Thanks, appreciated. RN1970 (talk) 07:39, 10 February 2017 (UTC)
I've changed the pic at wikidata - MPF (talk) 11:00, 16 February 2017 (UTC)

Graphical ancestry tree for higher taxa[edit]

This is interesting, go to this site and put in english or scientific name in "Root Item" and click the button "build". Dan Koehl (talk) 23:36, 9 February 2017 (UTC)

Updates of Help[edit]

It seems like a long time ago on the VP that I indicated that I would have ago at the Name Section of the Help Pages. See here for the VP discussion Name Section. Well I have made a start here. I would be grateful if you have a look through my efforts and comment, suggest changes or indeed just edit as you feel free. Regards Andyboorman (talk) 11:32, 10 February 2017 (UTC)


As pointed out above, we have had a lot of policy-type discussions lately (for better or worse), so that results in: 1.) this page because big quickly and 2.) we need to archive discussions even though some of them are important--they have just gone stale. So I cleared out several conversations over the past week, even though they are some important enough topics (like the whole conversations on our categories). Also, Wikispecies:Village Pump/Archive 40 isn't an excessively long page, so please archive a few threads from here to there before you create Wikispecies:Village Pump/Archive 41. —Justin (koavf)TCM 18:51, 10 February 2017 (UTC)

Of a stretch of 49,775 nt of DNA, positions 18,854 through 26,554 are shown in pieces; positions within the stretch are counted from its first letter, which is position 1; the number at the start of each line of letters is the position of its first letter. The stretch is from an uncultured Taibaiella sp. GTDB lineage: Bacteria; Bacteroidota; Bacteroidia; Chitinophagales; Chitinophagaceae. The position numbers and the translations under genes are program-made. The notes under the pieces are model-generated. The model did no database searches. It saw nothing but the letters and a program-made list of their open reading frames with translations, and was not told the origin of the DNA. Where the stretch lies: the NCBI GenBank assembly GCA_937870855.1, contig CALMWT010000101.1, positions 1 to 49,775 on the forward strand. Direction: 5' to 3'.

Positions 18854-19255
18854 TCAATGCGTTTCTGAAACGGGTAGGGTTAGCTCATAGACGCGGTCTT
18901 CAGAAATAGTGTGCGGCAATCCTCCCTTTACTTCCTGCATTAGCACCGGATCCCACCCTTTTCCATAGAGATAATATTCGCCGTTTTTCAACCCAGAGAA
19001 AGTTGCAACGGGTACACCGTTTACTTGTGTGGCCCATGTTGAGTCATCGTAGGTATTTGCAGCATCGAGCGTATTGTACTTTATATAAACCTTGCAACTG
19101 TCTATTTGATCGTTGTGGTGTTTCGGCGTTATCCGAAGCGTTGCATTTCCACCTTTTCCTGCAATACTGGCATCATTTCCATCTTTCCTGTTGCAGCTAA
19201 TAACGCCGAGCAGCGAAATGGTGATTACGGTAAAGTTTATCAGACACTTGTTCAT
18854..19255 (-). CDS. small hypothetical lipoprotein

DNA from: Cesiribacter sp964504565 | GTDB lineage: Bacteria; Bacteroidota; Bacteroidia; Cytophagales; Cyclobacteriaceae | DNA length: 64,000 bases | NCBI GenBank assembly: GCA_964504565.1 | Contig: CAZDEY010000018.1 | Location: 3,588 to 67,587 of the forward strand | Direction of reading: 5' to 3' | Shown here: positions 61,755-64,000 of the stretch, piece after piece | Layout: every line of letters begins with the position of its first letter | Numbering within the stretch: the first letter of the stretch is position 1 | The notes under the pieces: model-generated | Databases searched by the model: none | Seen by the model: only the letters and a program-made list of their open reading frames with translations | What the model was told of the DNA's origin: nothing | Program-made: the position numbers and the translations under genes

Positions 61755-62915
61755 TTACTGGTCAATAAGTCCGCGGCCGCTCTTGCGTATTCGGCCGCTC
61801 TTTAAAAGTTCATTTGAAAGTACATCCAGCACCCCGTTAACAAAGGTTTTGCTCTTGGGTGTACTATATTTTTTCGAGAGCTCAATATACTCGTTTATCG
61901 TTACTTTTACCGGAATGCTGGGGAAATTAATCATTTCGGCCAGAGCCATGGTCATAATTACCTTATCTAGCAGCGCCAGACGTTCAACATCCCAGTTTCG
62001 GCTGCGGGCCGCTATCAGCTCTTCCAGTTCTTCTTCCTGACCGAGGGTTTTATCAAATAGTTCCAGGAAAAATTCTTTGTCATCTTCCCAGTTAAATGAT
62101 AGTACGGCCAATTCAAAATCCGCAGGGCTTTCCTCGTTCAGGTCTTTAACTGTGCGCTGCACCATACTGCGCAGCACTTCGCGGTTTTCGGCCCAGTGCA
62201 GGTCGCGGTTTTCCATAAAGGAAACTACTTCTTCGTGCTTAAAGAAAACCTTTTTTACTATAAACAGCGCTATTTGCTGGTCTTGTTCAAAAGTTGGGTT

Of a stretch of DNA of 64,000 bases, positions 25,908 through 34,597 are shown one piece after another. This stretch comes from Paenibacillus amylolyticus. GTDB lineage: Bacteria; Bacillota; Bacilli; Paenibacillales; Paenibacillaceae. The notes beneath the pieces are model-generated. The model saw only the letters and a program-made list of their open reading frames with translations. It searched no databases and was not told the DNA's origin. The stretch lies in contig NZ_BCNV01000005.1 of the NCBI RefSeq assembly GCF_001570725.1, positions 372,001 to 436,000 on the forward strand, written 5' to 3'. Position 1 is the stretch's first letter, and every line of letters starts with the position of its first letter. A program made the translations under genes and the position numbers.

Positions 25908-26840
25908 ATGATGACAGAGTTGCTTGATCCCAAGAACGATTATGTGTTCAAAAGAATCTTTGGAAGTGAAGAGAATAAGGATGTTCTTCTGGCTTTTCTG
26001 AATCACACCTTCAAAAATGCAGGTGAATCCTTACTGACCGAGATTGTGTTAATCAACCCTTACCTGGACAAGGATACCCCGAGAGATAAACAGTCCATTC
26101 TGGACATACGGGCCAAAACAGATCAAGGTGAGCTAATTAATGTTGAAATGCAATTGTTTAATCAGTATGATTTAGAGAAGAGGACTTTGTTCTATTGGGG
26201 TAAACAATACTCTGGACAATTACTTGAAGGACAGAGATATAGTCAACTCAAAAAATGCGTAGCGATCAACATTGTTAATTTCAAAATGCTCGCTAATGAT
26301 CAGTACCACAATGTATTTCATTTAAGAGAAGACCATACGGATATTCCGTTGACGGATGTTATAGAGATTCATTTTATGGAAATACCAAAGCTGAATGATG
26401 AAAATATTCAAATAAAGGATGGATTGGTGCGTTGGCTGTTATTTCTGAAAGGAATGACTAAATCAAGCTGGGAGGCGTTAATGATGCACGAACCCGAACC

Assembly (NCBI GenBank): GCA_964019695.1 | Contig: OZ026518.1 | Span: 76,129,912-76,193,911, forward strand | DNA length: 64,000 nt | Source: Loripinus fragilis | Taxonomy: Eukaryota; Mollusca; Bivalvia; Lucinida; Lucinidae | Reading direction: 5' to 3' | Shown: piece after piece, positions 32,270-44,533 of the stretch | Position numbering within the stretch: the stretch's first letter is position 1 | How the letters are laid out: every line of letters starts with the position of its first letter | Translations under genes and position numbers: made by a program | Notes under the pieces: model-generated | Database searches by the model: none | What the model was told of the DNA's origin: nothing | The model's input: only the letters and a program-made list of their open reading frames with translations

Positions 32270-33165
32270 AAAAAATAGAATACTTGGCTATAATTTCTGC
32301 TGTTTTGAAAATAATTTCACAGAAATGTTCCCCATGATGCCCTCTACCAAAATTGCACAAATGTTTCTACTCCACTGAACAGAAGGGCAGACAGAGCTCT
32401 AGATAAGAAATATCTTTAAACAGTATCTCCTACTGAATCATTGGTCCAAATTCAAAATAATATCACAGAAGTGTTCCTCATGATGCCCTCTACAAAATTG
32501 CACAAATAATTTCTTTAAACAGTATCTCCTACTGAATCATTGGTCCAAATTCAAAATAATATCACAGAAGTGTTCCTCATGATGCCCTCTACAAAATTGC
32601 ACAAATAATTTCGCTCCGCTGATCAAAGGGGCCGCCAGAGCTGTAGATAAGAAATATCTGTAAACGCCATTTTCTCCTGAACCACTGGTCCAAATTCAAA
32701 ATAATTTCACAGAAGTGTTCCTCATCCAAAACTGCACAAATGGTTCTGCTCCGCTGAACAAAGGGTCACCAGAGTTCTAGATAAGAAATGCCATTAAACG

I think you were a little bit fast there, one month old discussions should be available here and not archived, I think. But I dont object your move, Ill start a poll below reg the subst of PAGENAME, a discussion not really completed, which is now in the archive. Dan Koehl (talk) 11:20, 11 February 2017 (UTC)

Poll reg subst:ing BASEPAGENAME[edit]

Its not totally easy to interpret a consensus from the previous discussions, but I try to make a poll, and ask for comments from @Ruthven, MPF:@Orchi, PeterR, Pigsonthewing, RLJ, Ruthven, Thiotrix, Tommy Kronkvist: and from everybody else in the WS community. Please vote!